Materials for Dealing with Loss, Grief, and Trauma

Introduction and Project Background

Books can be wonderful tools to use with children who have experienced trauma or loss. Reading (or being read to) and talking with adults can help them understand and cope with their feelings in a developmentally appropriate way. Reading also offers a great way to spend time with a child, reinforce a sense of normalcy and security, and connect with them, all of which are important to recovery from a traumatic experience.

The Vermont Department of Libraries (VTLIB), The Barre District of the Department for Children and Families, and UVM’s the Vermont Child Welfare Training Partnership (VTCWTP), have worked together to develop initiatives to create a path to healing and stability. The three agencies developed a book collection targeting grief, loss, and trauma for different age groups; 0-5, 6-12, and 12-18.

Other offerings include statewide training for librarians, kinship, foster, and adoptive parents regarding grief, loss, and trauma. The goal is for caregivers and librarians to gain a sense of increased skill as a trauma-informed caregiver/librarian in addition to caregivers and children/youth in care accessing their local libraries on the topics of grief, loss, and trauma.

In the episode Reading to Promote Healing, of the podcast Welcome to the Field (a podcast for child welfare workers) Sharon O’Neill (VT Child Welfare Training Partnership) talks to Jamie Blouin, Stephanie Reale (DCF), and Jonathan Clark (VTLIB) about using literature to help heal grief and loss with young people in foster care who often have a history of trauma. The discussion also highlights the collaborative work this group has done to make books on trauma and loss available to foster families and throughout Vermont libraries.

For or more information about this project, or contact VTLIB: Jonathan Clark (jonathan.l.clark@vermont.gov), VTCWTP: Sharon O’Neill (sharon.oneill@uvm.edu), and the Barre District Resource Coordinators: Jaime Blouin (Jaime.Blouin@vermont.gov

Overview and Guide to Using the Free Resources Available from The Vermont Department of Libraries

Dealing with Loss, Grief, and Trauma Booklist – Compiled by The Vermont Department of Libraries (VTLIB), The Barre District of the Department for Children and Families, and UVM’s the Vermont Child Welfare Training Partnership (VTCWTP)

VTLIB has book sets for Dealing with Loss, Grief, and Trauma available for circulation through Clover. These book sets are organized by age range 0-5, 6-12, and 13-18- and intended for those targeted ages along with parents and caregivers. There are 5 sets available for each age range.

For libraries interested in making these books available, we recommend setting up a display with them so that patrons can see everything that is available. VTLIB is also creating informational posters to help with displaying and marketing these materials at your library.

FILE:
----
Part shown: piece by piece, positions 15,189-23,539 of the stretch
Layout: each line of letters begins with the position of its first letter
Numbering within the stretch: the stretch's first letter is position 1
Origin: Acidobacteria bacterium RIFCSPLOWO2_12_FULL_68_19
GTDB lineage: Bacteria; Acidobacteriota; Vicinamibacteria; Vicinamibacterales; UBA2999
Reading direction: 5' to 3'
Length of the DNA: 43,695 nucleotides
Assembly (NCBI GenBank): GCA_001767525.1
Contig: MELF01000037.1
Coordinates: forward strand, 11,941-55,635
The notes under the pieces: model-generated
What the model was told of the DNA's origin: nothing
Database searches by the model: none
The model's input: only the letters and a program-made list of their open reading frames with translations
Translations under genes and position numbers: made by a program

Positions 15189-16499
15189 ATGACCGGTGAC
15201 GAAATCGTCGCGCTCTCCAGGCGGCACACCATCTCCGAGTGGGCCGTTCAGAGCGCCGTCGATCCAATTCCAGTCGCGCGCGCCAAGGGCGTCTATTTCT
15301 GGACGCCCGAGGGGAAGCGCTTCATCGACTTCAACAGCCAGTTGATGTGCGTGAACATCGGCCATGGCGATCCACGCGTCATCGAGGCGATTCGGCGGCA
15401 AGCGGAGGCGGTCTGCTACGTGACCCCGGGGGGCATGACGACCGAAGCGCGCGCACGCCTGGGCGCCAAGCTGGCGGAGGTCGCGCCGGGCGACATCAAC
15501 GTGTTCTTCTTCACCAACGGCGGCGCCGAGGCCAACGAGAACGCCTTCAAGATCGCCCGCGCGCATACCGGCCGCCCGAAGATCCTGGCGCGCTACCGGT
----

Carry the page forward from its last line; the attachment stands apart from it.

Ages 0-5 Book-set (Each set contains one copy of each title)

Title

Author

Me and My Fear

Francesca Sanna

Still a Family: A Story about Homelessness

Brenda Reeves Sturgis

The Memory Box: A Book About Grief

Joanna Rowland

The Rabbit Listened

Cori Doerrfeld

Where do they go?

Julia Alvarez

Ages 6-12 Book-set (Each set contains one copy of each title)

 

Title

Author

Cry, Heart, But Never Break

Glenn Ringtved

Half a world Away

Cynthia Kadohata 

Prairie Evers

Ellen Airgood

Sunny Side Up

Jennifer L Holm

Train I Ride

Paul Mosier

Ages 13-18 Book-set (Each set contains one copy of each title)

Title

Author

Hey Kiddo

Jarett Krosoczca

Orbiting Jupiter

Gary D. Schmidt

Prairie Evers

Ellen Airgood

The image below shows how the book sets appear in Clover:

catalog screenshot

Other Resources and Booklists

Tips from the National Association of School Psychiatrists for using books to engage with children parents and caregivers after a tragedy or loss:

  • Let the characters and story help your child understand how to cope. Discuss ways to feel less anxious or nervous about what is happening.
  • Be willing to answer your child’s questions simply, at their level of understanding.
  • Let them know that it is normal to cry, feel scared, or want comfort during difficult times. Provide them with opportunities for that emotional closeness, as needed.
  • Remind children that you, the caregiver/parent are there for them, and that you are always willing to help them when times are difficult.
  • Use the power of ritual to help teach children how people in your family or social group remember those who have died.
  • Encourage children to identify simple plans of action to take each day to reengage in normal activities with others.
  • Help children develop simple ways to remember good things about those who have died. They might share a story, draw pictures, or remember occasions that they enjoyed with the person(s) who have died.
  • Let children know that they are loved and cared for. Reach out to other family members or close friends who could also support your children.

ALSC booklists for Tough Topics - Includes resources for young people and for parents